War in Ukraine may require significant trial changes, EMA says in new guidance
As the war in Ukraine rages on, the European Medicines Agency is looking to help sponsors of ongoing clinical trials navigate the disruptions that are expected to continue.
But the EMA isn’t ready to put together a one-size-fits-all approach for trials impacted by the ongoing conflict.
“At this point in time, it is not possible to provide general advice on how different aspects related to disruptions caused by the war in Ukraine should be handled, as implications on clinical trials are expected to be manifold,” the agency said in new guidance published late last week.
While focusing on estimands (i.e. hypothesized treatment effects), the new guidance notes that the emergence of new, unforeseen disruptive events may require the revision of the pre-specified estimand and/or the addition of estimands may be warranted. But any substantial changes in the design and conduct of a trial should be appropriately documented, and follow the local regulations.
Since the beginning of the conflict, 635 trials in various recruiting and enrollment stages were ongoing in the country, as pharma companies have also been providing aid to the nation while ceasing any trial activity in Russia.
The EMA makes clear that the safety of study participants is its top priority, regardless of any potential consequences for an ongoing trial.
When feasible, the guidance says that patients should be offered the option to continue receiving treatment even if this might require unblinding in the trial, although the EMA supports participants staying in the trial if this does not imply a safety risk.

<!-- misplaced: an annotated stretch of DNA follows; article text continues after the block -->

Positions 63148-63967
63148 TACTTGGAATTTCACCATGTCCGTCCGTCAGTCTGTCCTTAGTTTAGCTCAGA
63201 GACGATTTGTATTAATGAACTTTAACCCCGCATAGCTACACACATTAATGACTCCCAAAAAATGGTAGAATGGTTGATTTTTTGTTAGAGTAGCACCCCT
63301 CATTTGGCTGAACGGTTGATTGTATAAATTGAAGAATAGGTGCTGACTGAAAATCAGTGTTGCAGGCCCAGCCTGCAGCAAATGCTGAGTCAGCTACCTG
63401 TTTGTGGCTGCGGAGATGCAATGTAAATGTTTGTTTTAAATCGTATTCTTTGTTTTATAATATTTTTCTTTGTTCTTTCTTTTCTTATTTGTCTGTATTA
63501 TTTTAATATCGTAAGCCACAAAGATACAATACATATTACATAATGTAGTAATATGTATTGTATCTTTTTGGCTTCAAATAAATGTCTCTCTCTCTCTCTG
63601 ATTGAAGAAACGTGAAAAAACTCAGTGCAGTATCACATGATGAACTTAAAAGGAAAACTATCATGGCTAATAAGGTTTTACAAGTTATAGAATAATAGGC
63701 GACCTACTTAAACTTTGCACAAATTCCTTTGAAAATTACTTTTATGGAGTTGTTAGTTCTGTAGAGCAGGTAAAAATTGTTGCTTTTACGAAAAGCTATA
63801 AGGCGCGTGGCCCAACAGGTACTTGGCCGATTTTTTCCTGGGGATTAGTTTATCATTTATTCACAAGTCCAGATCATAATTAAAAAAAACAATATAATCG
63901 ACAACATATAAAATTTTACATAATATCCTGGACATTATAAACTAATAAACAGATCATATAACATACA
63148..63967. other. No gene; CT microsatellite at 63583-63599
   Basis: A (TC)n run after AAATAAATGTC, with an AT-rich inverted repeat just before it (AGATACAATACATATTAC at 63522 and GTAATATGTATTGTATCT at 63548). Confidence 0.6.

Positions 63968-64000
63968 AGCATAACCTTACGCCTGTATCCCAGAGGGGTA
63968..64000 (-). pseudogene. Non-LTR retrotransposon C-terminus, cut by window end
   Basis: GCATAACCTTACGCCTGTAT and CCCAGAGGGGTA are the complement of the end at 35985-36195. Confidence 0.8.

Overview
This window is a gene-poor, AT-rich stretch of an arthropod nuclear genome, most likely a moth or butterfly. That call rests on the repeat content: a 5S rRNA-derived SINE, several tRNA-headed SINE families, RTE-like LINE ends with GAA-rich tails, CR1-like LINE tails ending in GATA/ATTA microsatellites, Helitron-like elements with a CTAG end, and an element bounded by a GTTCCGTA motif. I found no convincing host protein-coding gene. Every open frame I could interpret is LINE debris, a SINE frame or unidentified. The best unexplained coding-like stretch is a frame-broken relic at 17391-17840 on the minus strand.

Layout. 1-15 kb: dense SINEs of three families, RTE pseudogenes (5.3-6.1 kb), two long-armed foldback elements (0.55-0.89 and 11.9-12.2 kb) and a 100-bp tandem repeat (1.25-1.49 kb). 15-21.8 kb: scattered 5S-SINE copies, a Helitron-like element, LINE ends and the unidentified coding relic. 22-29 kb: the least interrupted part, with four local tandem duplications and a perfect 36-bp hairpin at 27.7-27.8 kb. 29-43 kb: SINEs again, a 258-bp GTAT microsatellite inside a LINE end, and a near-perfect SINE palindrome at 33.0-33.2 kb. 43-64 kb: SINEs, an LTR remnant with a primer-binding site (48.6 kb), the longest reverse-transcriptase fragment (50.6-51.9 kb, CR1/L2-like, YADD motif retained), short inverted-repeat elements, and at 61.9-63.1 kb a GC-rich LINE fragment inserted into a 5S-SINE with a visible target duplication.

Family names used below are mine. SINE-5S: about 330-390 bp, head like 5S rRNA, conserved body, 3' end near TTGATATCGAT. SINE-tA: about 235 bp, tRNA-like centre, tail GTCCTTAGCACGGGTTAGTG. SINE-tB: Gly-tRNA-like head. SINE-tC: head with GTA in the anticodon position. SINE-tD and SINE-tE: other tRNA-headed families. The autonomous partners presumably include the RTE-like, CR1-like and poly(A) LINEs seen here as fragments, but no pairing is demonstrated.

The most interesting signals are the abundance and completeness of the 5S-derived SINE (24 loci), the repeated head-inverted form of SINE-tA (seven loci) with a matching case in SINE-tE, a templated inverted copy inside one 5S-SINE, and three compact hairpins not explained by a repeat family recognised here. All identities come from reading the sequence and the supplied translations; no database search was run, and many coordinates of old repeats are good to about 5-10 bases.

While more severe disruptions are expected for scientists and companies operating in Ukraine, other countries are also expected to be affected in several ways, not just in the collection, analysis and interpretation of clinical trial data, but the arrival of refugees fleeing from Ukraine and the impact of imposed sanctions. The direct and indirect impact of war-related events on trial participants, sites and logistics is also likely to interfere with ongoing trials in several countries.
As for Covid-19 trials, the EMA encourages sponsors to consult the EMA’s previous guidance on Covid-19 and methodological aspects of ongoing trials. Likewise, it is recommended to seek scientific advice early in the process if substantial modifications to the current protocol or analysis plan are considered necessary.
Any aspects related to the impact of the war on trial design elements, recruitment, data collection, analysis and interpretation of results will be thoroughly reflected upon during requests for EMA scientific advice and the assessment of affected clinical trial data submitted to the EMA for marketing authorization, the guidance says.